If you pulled your credit and found an unfamiliar tradeline with the name McCarthy Burgess & Wolff, you may wonder who they are and how they got on your credit report. You may even wonder if it’s fraud.
Fortunately, it’s not fraud, but unfortunately, they are a collection agency who bought one of your old debts and now they want you to pay it. Even worse, their presence on your credit report can destroy your credit score.
It’s important to know how to remove McCarthy Burgess & Wolff from your credit report.
What Debts does McCarthy Burgess & Wolff Buy?
Collection agencies like McCarthy Burgess & Wolff buy debts you defaulted for over 90 days. Companies like credit card companies, utility companies, and student loan servicers sell their old debt to MB&W for less than their value to get it off their books.
MB&W then tries to get the full amount from you – that’s how they make a profit. The problem is having MB&W on your credit report is damaging to your credit score. While you may owe the debt, it’s important to remove McCarthy Burgess & Wolff from your credit report.
Validate the Debt
Start by validating the debt. You have 30 days from the date they first contact you to do this. Request the debt validation in writing and ask some or all of these questions:
- What is the name on the account?
- What’s the account number?
- What’s the original balance?
- What’s the outstanding balance?
- When was the last payment made?
- Who is the original creditor?
The more questions you ask, the more likely it is that MB&W won’t be able to validate the debt. If they can’t, they must delete it from your credit report. They have 30 days to respond to your request. If they don’t, you can dispute the debt, using the step below.
Disputing the Tradeline on your Credit Report
If you missed your chance to validate the debt or MB&W couldn’t validate it, your next step is to dispute the debt with the credit bureau.
This is how you remove McCarthy Burgess & Wolff from your credit report. Like debt validation, do this in writing but this time you’re writing to the credit bureau that’s reporting the debt.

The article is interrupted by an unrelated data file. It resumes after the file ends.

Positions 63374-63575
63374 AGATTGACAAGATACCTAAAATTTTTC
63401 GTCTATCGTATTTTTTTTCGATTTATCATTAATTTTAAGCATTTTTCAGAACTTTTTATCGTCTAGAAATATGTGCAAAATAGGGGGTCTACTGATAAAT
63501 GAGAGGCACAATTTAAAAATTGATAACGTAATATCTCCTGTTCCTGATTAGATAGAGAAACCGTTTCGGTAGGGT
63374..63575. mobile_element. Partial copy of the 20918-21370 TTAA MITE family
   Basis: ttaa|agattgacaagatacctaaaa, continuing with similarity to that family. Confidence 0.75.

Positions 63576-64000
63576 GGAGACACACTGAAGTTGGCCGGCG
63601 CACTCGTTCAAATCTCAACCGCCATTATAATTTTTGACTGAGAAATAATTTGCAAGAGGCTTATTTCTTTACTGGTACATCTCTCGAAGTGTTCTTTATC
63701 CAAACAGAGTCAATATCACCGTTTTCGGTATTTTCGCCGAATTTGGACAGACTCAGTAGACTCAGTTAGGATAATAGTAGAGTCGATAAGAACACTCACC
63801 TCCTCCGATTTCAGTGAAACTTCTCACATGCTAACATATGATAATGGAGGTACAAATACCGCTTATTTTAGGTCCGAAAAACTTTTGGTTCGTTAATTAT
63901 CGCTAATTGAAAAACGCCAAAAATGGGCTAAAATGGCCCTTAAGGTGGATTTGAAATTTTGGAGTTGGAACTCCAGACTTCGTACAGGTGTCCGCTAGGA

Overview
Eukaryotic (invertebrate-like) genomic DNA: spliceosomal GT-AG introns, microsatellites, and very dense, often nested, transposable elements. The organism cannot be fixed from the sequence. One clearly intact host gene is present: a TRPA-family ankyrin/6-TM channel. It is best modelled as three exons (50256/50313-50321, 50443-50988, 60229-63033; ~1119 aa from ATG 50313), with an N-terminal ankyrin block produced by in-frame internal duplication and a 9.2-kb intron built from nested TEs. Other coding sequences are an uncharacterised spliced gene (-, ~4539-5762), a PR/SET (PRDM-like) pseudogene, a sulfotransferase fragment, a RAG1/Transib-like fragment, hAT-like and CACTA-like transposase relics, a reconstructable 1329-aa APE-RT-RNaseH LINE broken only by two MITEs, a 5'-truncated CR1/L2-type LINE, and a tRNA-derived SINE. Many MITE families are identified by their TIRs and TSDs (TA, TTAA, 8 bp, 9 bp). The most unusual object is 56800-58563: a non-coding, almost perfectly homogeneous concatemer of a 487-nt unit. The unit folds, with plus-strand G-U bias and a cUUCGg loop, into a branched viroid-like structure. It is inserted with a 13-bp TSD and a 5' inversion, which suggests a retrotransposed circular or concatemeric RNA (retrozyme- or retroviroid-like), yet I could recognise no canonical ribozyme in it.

In your letter, state the reasons you’re disputing the debt. You have the right according to the Fair Credit Reporting Act, to dispute any information that’s incorrect or unfair on your credit report. Go through the tradeline carefully to see what to dispute. If you don’t have a copy of your credit report, you can get a free copy here.
If you have nothing to dispute, your next step is to ask for a pay-for-delete agreement.
Ask for a Pay-for-Delete Agreement
Your final step in removing MB&W from your credit report is to ask for a pay-for-delete agreement. As the name suggests, you’ll pay the bill (which you’d have to do anyway), but in exchange, you’ll ask them to remove McCarthy Burgess & Wolff from your credit report.
This is called a Pay-for-Delete agreement. You agree to pay a negotiated amount and they agree to remove the tradeline from your credit report. Before you agree to anything, understand that you can negotiate the amount you pay. MB&W paid only a fraction of the amount that you owe, so there’s room for negotiation even if they make it think like there isn’t.
When you reach an agreement, get it in writing before you pay them. If you agree verbally and never get it in writing, there’s nothing to prove that they agreed to remove the collection from your credit report. Even if you pay it, the tradeline will continue to hurt your credit moving forward.
Get Help to Remove McCarthy Burgess & Wolff from your Credit Report
The bottom line is don’t leave McCarthy Burgess & Wolff on your credit report. There are ways to remove it, you just have to take the steps. If you don’t understand what to do or you can’t handle dealing with MB&W, as the representatives can get aggressive, hire a reputable credit repair agency to help you.
A credit repair agency can do the same thing you do, but they have more knowledge and experience. They understand how these companies work and can make sure they take the right steps to remove McCarthy Burgess & Wolff from your credit report.